Thoughts and Opinions On Today's Important Issues

Thursday, June 18, 2009

The Next Attack On CUPE

I sure hope that CUPE has inserted job guarantee language if they settle their strike with the City to protect their jobs.

If not, expect slashing of positions soon thereafter

Can you imagine, being out on strike for so long and then being forced to fight again in 6 months or so, before the next Municipal election when politicians might be prepared to smack CUPE around again to gain a few votes!

Since Eddie looks up to Chicago's Mayor Daley, if he can do it, why can't Eddie. Don't forget too, that Daley received a ton of P3 money as well and still wanted to slash staff.
  • "Toronto ominously near the end of its fiscal tether

    Carol Wilding
    President of the Toronto Board of Trade

    Chicago Mayor Richard Daley, faced with a sudden budget deficit of $300 million as a result of shrinking revenues, asked civic unions to meet with him last Thursday to discuss a concessions package that included furlough days (the quaint American vernacular for unpaid days off) and a reduction in sick-time accrual.

    The unions boycotted the meeting. The next day, Daley sent layoff notices to 1,500 city workers.

    That may seem like a harsh move, but Daley is hardly alone. Across the United States, municipalities have been responding to the recession by taking urgent action to bridge their fiscal shortfalls, and the choice is always the same: The city can either cut dollars by reducing spending or it can cut bodies out of its workforce.

    Two weeks ago, Los Angeles Mayor Antonio Villaraigosa passed a budget that included 1,200 layoffs, while remaining employees will have to take 26 furlough days each year.

    In New York last month, Mayor Michael Bloomberg warned of more than 3,700 layoffs in his upcoming July 1 budget. In subsequent negotiations, local union leaders agreed on a package that cut 900 jobs but saved 1,800 more. There are still 1,000 employees whose jobs still hang in the balance of negotiations. Management and labour have given themselves 90 days to save those jobs by reducing spending elsewhere.

    Meanwhile, here in Toronto, city council is staring at its own budget shortfall, estimated to be at least $350 million for the coming fiscal year.

    Worse still, our shortfall isn't a one-time occurrence due to the weak economy: the City of Toronto has for years suffered from a chronic structural deficit, relying upon injections of cash from Queen's Park to balance its budget every year.

    And yet, here in this city, Toronto's civic unions are threatening a strike that would halt garbage collection as soon as June 22.

    This is the way negotiations have always gone in recent years: strike threats and last-minute, round-the-clock bargaining. But this year's negotiations can't be routine. Both labour and management in Toronto have much to learn from what their U.S. counterparts are going through.

    Like those cities, Toronto simply does not have sufficient revenues to meet all its expenditures. There are many reasons for the shortfall, but the city's collective agreements are among them.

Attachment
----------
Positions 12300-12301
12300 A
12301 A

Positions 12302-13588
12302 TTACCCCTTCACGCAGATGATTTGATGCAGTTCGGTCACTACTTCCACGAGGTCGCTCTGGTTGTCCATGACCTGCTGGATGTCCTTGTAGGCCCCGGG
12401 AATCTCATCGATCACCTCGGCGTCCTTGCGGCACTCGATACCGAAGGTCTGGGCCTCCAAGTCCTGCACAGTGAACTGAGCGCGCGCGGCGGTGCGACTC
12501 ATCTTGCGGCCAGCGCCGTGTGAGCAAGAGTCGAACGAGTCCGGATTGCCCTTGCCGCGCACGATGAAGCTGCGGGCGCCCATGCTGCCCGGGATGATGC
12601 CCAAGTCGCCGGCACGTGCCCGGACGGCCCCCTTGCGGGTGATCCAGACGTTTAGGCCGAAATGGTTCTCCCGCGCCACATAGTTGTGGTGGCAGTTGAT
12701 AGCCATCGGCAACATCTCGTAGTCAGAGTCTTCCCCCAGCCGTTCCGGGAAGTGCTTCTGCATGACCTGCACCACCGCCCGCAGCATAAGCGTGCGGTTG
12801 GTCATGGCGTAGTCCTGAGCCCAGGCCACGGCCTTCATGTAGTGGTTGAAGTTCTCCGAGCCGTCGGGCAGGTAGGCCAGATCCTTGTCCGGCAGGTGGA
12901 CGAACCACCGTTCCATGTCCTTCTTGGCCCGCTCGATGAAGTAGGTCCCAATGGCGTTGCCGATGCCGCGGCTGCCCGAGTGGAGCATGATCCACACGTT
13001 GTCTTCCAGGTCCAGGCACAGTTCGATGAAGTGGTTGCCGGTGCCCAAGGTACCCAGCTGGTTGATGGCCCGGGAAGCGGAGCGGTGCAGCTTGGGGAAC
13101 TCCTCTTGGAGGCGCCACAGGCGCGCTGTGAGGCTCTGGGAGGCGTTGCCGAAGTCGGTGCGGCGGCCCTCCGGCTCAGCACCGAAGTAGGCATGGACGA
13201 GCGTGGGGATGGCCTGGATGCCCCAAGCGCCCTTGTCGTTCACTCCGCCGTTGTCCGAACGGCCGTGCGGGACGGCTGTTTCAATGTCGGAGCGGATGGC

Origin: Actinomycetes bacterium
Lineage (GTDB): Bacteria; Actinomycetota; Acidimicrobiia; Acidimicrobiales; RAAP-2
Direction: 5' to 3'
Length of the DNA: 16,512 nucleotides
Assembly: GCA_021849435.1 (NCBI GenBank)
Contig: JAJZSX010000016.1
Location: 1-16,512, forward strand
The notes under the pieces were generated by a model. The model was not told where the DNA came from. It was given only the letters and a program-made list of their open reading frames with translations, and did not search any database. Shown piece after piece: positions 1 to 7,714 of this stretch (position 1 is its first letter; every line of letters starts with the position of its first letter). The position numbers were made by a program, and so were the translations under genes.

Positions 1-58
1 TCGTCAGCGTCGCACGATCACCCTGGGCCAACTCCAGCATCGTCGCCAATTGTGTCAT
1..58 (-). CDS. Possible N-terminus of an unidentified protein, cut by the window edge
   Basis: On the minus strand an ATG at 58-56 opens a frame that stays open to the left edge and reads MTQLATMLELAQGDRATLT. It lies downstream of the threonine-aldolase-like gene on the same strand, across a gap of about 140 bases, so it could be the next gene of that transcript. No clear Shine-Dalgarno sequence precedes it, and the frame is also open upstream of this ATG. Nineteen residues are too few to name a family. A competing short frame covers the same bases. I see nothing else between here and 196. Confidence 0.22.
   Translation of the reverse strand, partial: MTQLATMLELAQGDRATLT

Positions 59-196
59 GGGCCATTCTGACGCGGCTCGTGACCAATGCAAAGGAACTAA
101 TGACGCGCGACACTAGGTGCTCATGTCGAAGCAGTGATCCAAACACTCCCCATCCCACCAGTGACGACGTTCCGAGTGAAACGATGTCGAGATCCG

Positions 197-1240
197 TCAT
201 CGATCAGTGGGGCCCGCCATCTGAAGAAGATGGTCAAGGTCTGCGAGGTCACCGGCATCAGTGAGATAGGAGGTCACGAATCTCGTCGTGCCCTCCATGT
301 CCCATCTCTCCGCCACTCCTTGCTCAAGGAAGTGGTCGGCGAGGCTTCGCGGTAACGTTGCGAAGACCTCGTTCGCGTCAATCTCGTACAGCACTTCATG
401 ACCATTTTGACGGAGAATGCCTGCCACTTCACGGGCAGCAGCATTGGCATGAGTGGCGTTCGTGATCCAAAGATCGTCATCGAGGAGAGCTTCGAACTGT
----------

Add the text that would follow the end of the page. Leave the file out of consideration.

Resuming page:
Both the Board of Trade and the Mayor's Independent Fiscal Review Panel have pointed out the need to address the issue of the city's labour costs. As Toronto residents and businesses struggle to regain their financial footing during the recession, there is little appetite for tax increases. But there is scant public acknowledgment from the unions of the city's precarious finances.

    The time has come for the city's union leaders to recognize this reality. Queen's Park will run a deficit of $18.5 billion this year and is sending signals that it won't be able to provide another rescue bailout for Toronto. And no length of work stoppage will make either the province's ballooning deficit or the city's chronic fiscal shortfall disappear.

    Last Thursday, Mayor David Miller told reporters that "we need the workers and their representatives to understand the very difficult financial situation we have at the moment."

    It was a candid assessment from a mayor whose administration has typically avoided conducting its negotiations in public. Indeed, the mayor might want to follow the lead of his American counterparts and be even more forthcoming about the gravity of the city's finances.

    In U.S. cities, mayors make their case in public well in advance. They lay out the severity of their situation in the simplest terms. They explain the tough choices ahead: If the city wants to save jobs, it has to find new ways to save money. Then they invite the unions to be part of the solution.

    This approach also has the benefit of being transparent for all taxpayers, and gives public opinion a bigger say in the outcome.

    In New York, the unions came to the table, and for every job that was lost at least two were saved. In Chicago the unions refused to bargain. So far, they have 1,500 pink slips to show for it. In every case, the city's fiscal sustainability is everybody's top priority.

    In Toronto, no one knows what the outcome will look like. But unless it takes some bold steps toward a more sustainable fiscal footing, both parties may find themselves bargaining again in six months time, when it's clear no one can afford the deal they signed. "

Gee, doesn't Toronto's Mayor, David Miller, have Eddie now as his precedent!